Two-dimensional materials have been creating a buzz recently, ever since scientists were able to isolate graphene. Research into other 2D materials abounds, as these have potential applications in a wide range of fields, including photovoltaics, semiconductors, and electrodes. Now, researchers from the University of California, Irvine (UCI), and elsewhere have explored the physics behind these 2D materials and their potential to push computing to new levels of power and speed.
In particular, the UCI researchers published a study in the journal Nature that details the development of 2D quantum materials that have breakthrough electrical and magnetic attributes that can make topological quantum computers — which are still theoretical — and other advanced electronics possible.
“Finally, we can take exotic, high-end theories in physics and make something useful,” said Jing Xia, UCI associate professor of physics and astronomy. “We’re exploring the possibility of making topological quantum computers for the next 100 years.”
The 2D materials were observed under extremely cold temperatures using a fiber-optic Sagnac interferometer microscope, a sensitive magnetic microscope built by Xia. It can handle and accurately analyze minuscule material samples.
The UCI researchers developed a compound called chromium germanium telluride (CGT), a superthin carbon film. Just like graphene, CGT can potentially replace silicon in next-generation computers. However, unlike graphene, CGT also has magnetic properties that also make it a viable material for a computer’s memory and storage systems.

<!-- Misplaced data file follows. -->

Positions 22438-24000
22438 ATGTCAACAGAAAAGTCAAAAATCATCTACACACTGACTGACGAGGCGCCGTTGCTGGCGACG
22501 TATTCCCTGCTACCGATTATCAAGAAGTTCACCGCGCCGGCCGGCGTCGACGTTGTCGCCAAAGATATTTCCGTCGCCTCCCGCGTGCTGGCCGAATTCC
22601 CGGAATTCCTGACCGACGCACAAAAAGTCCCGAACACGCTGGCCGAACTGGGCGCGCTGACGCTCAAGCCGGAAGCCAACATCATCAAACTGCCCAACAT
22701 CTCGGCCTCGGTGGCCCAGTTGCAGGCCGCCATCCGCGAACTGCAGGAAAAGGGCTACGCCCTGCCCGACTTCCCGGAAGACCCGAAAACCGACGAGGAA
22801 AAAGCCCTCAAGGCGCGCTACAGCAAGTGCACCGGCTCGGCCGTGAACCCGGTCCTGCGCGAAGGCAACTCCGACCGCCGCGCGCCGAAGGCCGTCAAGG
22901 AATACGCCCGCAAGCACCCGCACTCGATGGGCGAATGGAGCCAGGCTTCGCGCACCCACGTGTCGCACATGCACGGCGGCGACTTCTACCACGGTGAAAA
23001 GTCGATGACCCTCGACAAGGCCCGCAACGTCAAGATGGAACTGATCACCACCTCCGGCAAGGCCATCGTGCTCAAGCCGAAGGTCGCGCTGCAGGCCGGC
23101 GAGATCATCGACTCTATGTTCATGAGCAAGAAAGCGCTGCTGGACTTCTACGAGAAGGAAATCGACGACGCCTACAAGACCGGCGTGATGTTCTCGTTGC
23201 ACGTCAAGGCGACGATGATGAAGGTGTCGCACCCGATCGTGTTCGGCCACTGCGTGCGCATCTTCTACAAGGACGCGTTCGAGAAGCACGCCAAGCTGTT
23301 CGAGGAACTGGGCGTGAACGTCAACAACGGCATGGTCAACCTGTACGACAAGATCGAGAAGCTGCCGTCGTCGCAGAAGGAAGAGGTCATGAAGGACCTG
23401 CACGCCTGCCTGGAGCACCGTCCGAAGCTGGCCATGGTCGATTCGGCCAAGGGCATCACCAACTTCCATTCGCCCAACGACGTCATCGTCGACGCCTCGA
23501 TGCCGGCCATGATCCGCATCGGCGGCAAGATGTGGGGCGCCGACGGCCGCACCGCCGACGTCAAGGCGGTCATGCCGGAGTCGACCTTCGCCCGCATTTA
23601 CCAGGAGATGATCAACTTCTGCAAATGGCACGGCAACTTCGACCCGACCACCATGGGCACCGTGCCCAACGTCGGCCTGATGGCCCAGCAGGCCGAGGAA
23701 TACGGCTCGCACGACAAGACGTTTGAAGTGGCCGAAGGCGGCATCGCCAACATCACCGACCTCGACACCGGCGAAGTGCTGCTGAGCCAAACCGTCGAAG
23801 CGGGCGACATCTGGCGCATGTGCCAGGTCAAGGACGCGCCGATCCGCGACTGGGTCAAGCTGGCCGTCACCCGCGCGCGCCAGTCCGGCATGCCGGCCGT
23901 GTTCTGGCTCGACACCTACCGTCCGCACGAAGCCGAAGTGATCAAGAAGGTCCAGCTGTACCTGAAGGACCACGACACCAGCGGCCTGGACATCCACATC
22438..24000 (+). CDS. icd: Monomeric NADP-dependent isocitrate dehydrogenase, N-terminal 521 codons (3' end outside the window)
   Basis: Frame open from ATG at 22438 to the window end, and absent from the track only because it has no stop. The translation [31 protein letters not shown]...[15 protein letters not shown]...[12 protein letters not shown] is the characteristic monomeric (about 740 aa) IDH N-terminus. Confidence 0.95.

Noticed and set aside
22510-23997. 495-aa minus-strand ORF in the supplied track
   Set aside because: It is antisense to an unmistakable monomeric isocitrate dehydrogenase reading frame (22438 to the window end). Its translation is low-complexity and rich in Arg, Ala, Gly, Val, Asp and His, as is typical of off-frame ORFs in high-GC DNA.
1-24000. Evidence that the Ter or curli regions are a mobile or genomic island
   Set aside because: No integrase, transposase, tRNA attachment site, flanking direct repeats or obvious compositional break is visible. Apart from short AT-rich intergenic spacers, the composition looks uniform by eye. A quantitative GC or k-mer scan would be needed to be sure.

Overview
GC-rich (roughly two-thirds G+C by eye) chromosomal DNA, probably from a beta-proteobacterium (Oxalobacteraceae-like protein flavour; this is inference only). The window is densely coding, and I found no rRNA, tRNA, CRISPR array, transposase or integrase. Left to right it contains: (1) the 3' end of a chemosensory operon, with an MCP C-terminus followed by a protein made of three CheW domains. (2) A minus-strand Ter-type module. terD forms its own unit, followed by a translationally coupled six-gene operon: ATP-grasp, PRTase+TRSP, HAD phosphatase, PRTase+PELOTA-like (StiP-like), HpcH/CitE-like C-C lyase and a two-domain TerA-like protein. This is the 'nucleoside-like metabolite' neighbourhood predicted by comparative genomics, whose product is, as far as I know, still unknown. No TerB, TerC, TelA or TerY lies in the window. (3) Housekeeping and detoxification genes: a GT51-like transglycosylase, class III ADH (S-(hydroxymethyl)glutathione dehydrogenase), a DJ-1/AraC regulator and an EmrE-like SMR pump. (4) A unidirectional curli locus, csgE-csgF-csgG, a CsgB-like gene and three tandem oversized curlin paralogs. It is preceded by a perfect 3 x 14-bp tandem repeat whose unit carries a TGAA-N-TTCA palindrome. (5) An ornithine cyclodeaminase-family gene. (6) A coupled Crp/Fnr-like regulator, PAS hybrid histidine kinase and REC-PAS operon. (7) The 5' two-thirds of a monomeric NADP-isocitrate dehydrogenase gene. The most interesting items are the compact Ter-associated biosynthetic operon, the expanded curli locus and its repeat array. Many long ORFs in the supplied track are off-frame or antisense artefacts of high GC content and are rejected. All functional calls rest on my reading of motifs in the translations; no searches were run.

In another study, published in the journal Science Advances, the UCI team observed another 2D material. Under the Sagnac interferometer, they found that in the interface between bismuth and nickel there’s “an exotic superconductor that breaks time-reversal symmetry.”
Both materials conduct electronic signals carried by Dirac or Majorana fermions — and not by electrons, as in silicon. Because they don’t have mass, these particles can move almost at the speed of light, and are ideal for braiding operations that are needed in quantum computing.
“The issue now is to try to achieve this at normal temperatures,” Xia said. A separate study that appeared in Nature Materials explores just that, proving that it’s possible to stabilize 2D surface states. This is necessary for working quantum computers, as existing ones are already limited by extreme conditions that allow quantum bits (qubits) to function. Qubits are at the heart of what makes quantum computers powerful. Unlike regular binary bits, qubits can be 0s and 1s at the same time, allowing them to process information better. 2D materials can create better processors to handle these qubits.
Once quantum computers become workable in regular conditions, they are expected to change the way research is done, allowing us to solve the world’s most complex problems faster than ever before.